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VINSE awarded VentureWell grant for undergraduate nanomaker immersion class


By Miquéla Thornton

Alice Leach

A new Nanomaker Immersion course coming to Vanderbilt aims to train the next generation of nanotechnology entrepreneurs in a facility rarely utilized by undergraduates. The course is made possible by a $30,000 VentureWell Faculty Grant awarded to Alice D. Leach, research assistant professor of materials science and the immersion leader at the Vanderbilt Institute of Nanoscale Science and Engineering. The course will engage undergraduate students in conceptual and experiential learning as they fabricate and commercialize nanotechnology products.

Nanotechnology—the use of matter on an atomic, molecular and even tinier, supramolecular scale—is a field that’s experiencing dramatic growth. It is used across STEM disciplines from chemistry to biology and physics, to materials science and engineering because of its variety of applications. With every new technology, there is a push to make it smaller, Leach explains. That demand requires micro-nanofabrication.

Leach’s course will introduce undergraduates to nanotech fabrication through hands-on experience, setting them apart as job candidates for their future endeavors. “It’s fair to say these opportunities rarely present themselves at the undergraduate level,” Leach said. “Most nanomakers have a graduate degree, which is not required for all roles.”

Within VINSE, a Vanderbilt Trans-Institutional Program, the course will prioritize trans-institutional collaboration: During a commercialization unit, the Wond’ry, Vanderbilt’s Innovation Center and the Center for Technology Transfer and Commercialization will share case studies on the early steps of commercialization, including patents and pitching to partners. At the end of the course, students will pitch their physical device to Wond’ry, VINSE, CTTC and School of Engineering staff and faculty including Yiorgos Kostoulas, professor of the practice of engineering management and a co-principal investigator on the grant.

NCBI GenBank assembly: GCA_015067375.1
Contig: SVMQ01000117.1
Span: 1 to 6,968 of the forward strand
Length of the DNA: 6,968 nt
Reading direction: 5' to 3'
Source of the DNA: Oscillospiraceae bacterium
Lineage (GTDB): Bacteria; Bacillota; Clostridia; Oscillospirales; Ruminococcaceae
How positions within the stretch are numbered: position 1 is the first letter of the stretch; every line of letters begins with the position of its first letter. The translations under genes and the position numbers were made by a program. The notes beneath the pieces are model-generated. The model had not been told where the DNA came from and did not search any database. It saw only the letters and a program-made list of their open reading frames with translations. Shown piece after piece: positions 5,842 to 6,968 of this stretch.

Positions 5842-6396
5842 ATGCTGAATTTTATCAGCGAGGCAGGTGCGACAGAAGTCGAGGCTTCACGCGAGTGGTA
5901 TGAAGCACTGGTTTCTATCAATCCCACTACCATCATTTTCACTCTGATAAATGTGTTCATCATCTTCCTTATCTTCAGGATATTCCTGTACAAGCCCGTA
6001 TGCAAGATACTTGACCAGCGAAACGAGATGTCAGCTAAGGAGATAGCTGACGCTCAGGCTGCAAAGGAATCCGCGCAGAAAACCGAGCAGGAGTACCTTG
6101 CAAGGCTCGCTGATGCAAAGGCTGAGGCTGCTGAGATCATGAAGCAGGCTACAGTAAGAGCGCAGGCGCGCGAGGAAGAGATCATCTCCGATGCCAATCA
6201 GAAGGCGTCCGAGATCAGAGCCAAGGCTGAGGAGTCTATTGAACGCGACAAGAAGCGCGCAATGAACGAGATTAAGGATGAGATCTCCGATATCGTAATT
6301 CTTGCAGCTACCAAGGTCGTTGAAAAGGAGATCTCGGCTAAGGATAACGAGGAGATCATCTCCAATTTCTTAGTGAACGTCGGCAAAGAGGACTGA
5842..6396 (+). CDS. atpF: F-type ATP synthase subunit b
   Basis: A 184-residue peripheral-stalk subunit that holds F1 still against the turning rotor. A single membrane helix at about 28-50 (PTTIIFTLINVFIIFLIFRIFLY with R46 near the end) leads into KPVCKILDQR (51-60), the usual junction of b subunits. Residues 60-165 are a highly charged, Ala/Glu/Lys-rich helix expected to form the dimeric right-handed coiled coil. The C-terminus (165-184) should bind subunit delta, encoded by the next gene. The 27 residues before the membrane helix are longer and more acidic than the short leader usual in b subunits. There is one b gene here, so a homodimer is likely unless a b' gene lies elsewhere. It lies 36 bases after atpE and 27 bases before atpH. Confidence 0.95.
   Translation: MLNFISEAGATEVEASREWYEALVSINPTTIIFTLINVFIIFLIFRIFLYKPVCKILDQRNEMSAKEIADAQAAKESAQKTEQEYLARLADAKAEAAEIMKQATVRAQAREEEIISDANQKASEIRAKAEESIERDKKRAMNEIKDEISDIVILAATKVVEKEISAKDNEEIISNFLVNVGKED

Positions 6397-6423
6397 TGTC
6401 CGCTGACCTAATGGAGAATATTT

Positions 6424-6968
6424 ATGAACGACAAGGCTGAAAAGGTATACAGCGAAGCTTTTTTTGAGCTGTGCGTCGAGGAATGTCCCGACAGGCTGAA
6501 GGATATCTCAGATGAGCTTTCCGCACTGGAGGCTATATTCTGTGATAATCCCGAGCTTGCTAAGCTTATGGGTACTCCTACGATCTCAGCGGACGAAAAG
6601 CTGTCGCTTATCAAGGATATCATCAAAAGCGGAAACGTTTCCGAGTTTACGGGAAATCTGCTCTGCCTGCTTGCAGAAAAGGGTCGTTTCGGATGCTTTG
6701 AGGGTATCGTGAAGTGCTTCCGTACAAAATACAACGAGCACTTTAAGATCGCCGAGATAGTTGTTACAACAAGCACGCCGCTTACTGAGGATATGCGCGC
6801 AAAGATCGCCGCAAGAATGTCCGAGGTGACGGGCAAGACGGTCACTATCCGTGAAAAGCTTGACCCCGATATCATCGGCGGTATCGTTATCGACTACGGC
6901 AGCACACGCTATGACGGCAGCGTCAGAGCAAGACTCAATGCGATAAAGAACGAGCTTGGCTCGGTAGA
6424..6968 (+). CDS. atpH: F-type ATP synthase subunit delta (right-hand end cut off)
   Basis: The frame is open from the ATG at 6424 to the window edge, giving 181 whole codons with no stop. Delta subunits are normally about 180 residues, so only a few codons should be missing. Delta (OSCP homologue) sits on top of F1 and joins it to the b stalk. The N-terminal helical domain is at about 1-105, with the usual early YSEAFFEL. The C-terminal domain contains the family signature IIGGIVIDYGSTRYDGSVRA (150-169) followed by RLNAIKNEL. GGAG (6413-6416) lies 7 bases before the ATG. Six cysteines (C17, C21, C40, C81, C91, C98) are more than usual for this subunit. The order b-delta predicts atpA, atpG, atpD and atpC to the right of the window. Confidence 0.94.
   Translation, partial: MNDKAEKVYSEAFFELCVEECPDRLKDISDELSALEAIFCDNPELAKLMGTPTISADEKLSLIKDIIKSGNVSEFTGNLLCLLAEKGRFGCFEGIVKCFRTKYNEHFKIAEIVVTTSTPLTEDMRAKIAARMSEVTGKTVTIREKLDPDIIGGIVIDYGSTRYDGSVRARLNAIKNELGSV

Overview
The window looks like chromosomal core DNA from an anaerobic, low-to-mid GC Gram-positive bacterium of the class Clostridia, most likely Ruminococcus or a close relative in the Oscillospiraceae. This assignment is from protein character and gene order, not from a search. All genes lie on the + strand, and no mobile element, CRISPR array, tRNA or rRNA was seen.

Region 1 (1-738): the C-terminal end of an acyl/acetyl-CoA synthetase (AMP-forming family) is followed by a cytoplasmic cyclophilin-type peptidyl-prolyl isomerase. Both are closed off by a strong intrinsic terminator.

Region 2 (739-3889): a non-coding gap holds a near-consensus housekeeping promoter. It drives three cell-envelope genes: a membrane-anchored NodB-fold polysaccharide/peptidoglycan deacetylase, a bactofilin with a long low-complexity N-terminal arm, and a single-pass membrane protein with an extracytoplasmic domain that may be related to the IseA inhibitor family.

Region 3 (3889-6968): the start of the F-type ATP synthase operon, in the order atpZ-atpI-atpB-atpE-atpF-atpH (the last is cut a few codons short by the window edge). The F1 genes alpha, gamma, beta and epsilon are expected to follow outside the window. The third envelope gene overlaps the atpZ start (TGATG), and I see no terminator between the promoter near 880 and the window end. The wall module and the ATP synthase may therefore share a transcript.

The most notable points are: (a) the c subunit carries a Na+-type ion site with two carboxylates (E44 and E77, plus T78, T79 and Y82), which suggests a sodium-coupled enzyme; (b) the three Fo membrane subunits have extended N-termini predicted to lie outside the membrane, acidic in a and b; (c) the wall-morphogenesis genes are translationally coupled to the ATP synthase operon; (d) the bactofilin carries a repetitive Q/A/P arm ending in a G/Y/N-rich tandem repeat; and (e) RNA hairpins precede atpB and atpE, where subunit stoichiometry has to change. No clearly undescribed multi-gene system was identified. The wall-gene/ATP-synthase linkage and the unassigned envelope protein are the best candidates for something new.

The course will take place in a VINSE cleanroom, a dust- and contaminant-free facility used for industrial production or scientific research. To create devices at a nano size, dust, dirt and floating particles of skin or hair need to be completely eradicated. A cleanroom filters the air so that everything bigger than 500 nanometers—1,000 times smaller than the width of human hair—is removed. “Should a single particle of dust fall on a cellphone processor, it breaks 800 things,” Leach said.

When working in cleanrooms, researchers are enclosed in suits designed to protect devices. While there are many universities that have cleanrooms, very few have accomplished the feat of performing coursework in them. This will happen when Leach begins her course in the fall of 2022. Leach hopes it can be a framework for other courses that touch on commercialization across higher education.

VentureWell Faculty Grants were established to fund and support faculty with innovative ideas that enable students to develop novel, STEM-based inventions and gain the necessary entrepreneurial skills to bring these ideas to market. One element VentureWell particularly liked about Leach’s application was her goal of establishing a diverse class. Leach was one of 13 grant recipients chosen through a competitive national review process. The grant is intended to support women technologists. This year 85 percent of VentureWell’s Faculty Grants went to women, and 38 percent went to minority faculty.